BACKGROUND: Young adults, especially men, are among those least likely to consult healthcare professionals when mentally distressed or suicidal. AIMS: To investigate the help-seeking behaviours of mentally distressed young adults. Design of study: Cross-sectional survey. SETTING: Bristol and surrounding areas, including inner-city, suburban and urban locations. METHOD: A questionnaire was sent to a sample of 3004 young adults aged 16-24 years. This assessed probable mental disorder (using the 12-item general health questionnaire [GHQ-12]), suicidal thoughts (GHQ-28 suicide subscale), and help-seeking behaviours. RESULTS: Most responders who were assessed as having probable mental disorders (GHQ "cases") had not sought help. Help seeking was more common in female GHQ cases than male cases (34.8% and 21.8%,respectively; P = 0.003) and women with suicidal thoughts more commonly sought help than men with suicidal thoughts (41.6% and 30.9%, respectively; P = 0.15). Small proportions of male and female GHQ cases (7.5% and 8.9%, respectively; P = 0.6), and less than one in five responders with suicidal thoughts, had consulted a general practitioner. In more female than male cases, help was sought from family and friends (30.7% and 18.4%, respectively; P = 0.004). GHQ score was the strongest predictor of help seeking. Men had a higher threshold of severity at which they would seek help than women. Recent experience of suicidal thoughts appeared to be a stronger predictor of formal help seeking in mentally distressed women than mentally distressed men. CONCLUSION: Distressed young adults are reluctant to seek help. Men are particularly unlikely to do so unless severely distressed and tend not to seek lay support. Sex differences in help seeking may be important in understanding the high suicide rate for men.
Objectives To investigate the effects of Helicobacter pylori infection and its eradication on heartburn and gastro-oesophageal reflux.
Design Cross sectional study, followed by a randomised placebo controlled trial.
Setting Seven general practices in Bristol, England.
Participants 10 537 people, aged 20-59 years, with and without H pylori infection (determined by the 13C-urea breath test).
Main outcome measures Prevalence of heartburn and gastro-oesophageal acid reflux at baseline and two years after treatment to eradicate H pylori infection.
Results At baseline, H pylori infection was associated with increased prevalence of heartburn (odds ratio 1.14, 95% confidence interval 1.05 to 1.23) but not reflux (1.05, 0.97 to 1.14). In participants with H pylori infection, active treatment had no effect on the overall prevalence of heartburn (0.99, 0.88 to 1.12) or reflux (1.04, 0.91 to 1.19) and did not improve pre-existing symptoms of heartburn or reflux.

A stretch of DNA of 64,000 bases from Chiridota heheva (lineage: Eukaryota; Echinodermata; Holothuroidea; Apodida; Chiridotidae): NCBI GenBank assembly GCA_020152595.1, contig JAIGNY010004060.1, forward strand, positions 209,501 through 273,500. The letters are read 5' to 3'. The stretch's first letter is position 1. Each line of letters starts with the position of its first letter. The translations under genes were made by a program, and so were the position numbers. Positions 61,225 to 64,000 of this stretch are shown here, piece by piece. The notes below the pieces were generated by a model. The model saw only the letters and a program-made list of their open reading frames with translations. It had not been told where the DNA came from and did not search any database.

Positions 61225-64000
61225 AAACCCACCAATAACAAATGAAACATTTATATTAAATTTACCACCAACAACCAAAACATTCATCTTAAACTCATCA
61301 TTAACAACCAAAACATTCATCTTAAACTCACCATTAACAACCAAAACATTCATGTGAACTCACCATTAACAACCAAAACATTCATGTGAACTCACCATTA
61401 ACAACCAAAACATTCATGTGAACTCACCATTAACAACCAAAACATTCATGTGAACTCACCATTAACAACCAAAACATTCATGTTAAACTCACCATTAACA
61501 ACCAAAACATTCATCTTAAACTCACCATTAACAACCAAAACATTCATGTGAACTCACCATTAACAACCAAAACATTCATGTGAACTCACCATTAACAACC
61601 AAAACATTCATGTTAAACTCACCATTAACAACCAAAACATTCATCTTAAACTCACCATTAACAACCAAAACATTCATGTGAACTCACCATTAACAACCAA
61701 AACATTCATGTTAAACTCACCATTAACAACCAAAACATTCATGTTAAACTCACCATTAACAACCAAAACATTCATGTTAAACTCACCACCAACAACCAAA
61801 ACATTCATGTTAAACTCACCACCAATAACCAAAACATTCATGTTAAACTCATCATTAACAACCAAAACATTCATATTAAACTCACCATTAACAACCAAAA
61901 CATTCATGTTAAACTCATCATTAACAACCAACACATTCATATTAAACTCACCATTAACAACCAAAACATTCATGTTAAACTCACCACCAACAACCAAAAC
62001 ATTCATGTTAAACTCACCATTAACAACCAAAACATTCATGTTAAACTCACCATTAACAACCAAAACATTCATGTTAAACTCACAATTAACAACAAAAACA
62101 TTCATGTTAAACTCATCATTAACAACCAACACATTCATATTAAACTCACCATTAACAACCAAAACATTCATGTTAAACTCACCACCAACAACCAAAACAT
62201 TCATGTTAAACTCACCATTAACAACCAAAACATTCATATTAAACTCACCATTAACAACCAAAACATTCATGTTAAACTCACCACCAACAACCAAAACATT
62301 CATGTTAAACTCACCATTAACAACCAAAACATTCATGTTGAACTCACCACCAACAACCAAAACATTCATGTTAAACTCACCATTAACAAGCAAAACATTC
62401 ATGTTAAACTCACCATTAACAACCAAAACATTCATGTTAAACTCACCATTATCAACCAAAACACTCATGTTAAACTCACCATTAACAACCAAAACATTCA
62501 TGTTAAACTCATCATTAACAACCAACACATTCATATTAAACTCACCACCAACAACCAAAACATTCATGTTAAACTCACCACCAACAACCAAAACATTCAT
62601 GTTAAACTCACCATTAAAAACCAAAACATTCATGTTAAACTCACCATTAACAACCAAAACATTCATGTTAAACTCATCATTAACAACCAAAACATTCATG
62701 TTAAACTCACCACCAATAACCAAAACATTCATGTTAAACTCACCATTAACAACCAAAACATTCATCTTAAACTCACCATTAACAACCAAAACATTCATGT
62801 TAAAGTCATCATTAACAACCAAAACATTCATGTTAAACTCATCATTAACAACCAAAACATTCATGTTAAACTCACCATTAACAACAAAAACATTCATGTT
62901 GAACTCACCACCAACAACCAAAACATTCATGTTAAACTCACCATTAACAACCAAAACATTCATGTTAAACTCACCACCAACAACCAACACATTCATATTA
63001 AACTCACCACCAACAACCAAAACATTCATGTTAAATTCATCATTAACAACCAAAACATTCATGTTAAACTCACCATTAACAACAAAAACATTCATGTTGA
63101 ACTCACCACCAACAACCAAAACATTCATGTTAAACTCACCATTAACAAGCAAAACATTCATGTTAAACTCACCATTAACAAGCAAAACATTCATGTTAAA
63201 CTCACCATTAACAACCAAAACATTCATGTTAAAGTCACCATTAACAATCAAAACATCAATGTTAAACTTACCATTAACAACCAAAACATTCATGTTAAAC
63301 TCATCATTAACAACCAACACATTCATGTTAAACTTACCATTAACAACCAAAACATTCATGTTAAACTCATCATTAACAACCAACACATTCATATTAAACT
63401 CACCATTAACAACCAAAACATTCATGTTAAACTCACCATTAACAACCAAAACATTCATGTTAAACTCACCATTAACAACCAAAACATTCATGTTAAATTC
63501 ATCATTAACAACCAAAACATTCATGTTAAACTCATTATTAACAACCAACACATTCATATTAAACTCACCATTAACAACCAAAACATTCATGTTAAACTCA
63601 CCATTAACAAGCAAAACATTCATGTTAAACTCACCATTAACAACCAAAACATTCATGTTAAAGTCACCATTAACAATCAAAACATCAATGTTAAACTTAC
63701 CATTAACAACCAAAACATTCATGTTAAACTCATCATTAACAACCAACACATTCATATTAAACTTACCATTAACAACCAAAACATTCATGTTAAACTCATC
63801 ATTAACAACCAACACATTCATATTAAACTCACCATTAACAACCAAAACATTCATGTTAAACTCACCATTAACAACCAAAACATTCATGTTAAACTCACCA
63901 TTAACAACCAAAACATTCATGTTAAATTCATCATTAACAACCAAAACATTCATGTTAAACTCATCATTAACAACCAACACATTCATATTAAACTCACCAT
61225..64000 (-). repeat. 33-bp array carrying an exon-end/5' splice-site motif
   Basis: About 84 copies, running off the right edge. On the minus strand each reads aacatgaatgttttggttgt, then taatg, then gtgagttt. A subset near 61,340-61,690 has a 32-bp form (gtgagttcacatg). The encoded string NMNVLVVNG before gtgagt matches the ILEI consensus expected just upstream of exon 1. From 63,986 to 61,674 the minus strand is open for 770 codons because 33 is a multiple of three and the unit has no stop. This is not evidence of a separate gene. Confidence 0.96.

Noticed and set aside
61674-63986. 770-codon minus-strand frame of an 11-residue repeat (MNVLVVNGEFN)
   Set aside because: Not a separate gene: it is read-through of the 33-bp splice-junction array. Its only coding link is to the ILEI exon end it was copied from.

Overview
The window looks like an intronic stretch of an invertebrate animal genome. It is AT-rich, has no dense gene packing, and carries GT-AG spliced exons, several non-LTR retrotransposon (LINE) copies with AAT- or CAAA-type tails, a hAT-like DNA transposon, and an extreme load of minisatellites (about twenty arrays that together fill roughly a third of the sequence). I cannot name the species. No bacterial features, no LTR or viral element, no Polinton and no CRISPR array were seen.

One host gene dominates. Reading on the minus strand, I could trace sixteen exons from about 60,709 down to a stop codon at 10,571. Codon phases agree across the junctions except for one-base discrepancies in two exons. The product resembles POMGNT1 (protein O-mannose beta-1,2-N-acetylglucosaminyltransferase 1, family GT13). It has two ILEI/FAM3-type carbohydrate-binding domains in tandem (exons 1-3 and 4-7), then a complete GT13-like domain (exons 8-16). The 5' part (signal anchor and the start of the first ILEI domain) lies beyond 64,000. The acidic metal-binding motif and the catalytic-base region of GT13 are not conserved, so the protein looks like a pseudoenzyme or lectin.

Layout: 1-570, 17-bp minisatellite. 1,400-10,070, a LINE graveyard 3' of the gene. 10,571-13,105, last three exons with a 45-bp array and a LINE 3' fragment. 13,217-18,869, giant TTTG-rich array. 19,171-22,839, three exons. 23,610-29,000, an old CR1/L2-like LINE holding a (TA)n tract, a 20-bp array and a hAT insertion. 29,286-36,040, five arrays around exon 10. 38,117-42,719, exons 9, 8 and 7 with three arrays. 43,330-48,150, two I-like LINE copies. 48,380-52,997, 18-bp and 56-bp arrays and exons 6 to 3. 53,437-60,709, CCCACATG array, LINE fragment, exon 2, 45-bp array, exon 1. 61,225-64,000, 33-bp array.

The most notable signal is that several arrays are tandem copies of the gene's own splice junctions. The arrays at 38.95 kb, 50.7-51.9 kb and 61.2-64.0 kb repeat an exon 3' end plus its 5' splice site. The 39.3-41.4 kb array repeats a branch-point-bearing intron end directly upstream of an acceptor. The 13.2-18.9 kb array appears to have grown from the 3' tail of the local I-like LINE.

H pylori infection is associated with a slightly increased prevalence of heartburn but not reflux. Treatment to eradicate H pylori has no net benefit in patients with heartburn or gastro-oesophageal reflux.
To examine the impact on sexual function of treatments for lower urinary tract symptoms in men.
Multicentre pragmatic randomised controlled trial of standard surgery (transurethral resection of the prostate), non-contact laser therapy, and conservative management (no active intervention).
Three clinical centres in the United Kingdom.
340 men aged between 48 and 90 years with lower urinary tract symptoms related to benign prostatic enlargement.
Main outcome measures
ICSsex questionnaire items concerned with erectile stiffness, ejaculatory volume, pain or discomfort on ejaculation, whether sex life was spoilt by urinary symptoms.
Erectile and ejaculatory dysfunction were common (70%) and problematic at baseline and showed the expected trends with ageing. After treatment, reduced ejaculation was reported in all groups but was not significantly worse after standard surgery than after laser therapy. Erectile function was significantly improved after standard surgery; no significant difference was found between standard surgery and laser therapy (odds ratio 0.70, 95% confidence interval 0.36 to 1.38). Standard surgery was significantly better at relieving pain or discomfort on ejaculation than either conservative management (0.06, 0.007 to 0.49) or laser therapy (0.09, 0.01 to 0.73).
Compared with laser therapy standard surgery for lower urinary tract symptoms has a beneficial effect on aspects of sexual function—particularly in improving erectile function and reducing reported pain or discomfort on ejaculation. Older men who need treatment and want to retain or improve sexual function may thus want to consider standard surgery rather than non-contact laser therapy.
What is already known on this topicTroublesome lower urinary tract symptoms and erectile dysfunction are common and often problematic in older menStandard surgical treatment for lower urinary tract symptoms (transurethral resection of the prostate) has been reported to cause greater erectile and ejaculatory dysfunction than newer less invasive treatments such as laser therapyWhat this study addsWhile standard surgery and laser therapy are associated with reduced ejaculation, other aspects of sexual function, particularly erectile function and pain or discomfort on ejaculation are significantly improved after standard surgery, with few new cases of impotenceStandard surgery rather than minimally invasive therapies should be considered for older men who need treatment for problematic lower urinary tract symptoms and who wish to retain or improve sexual function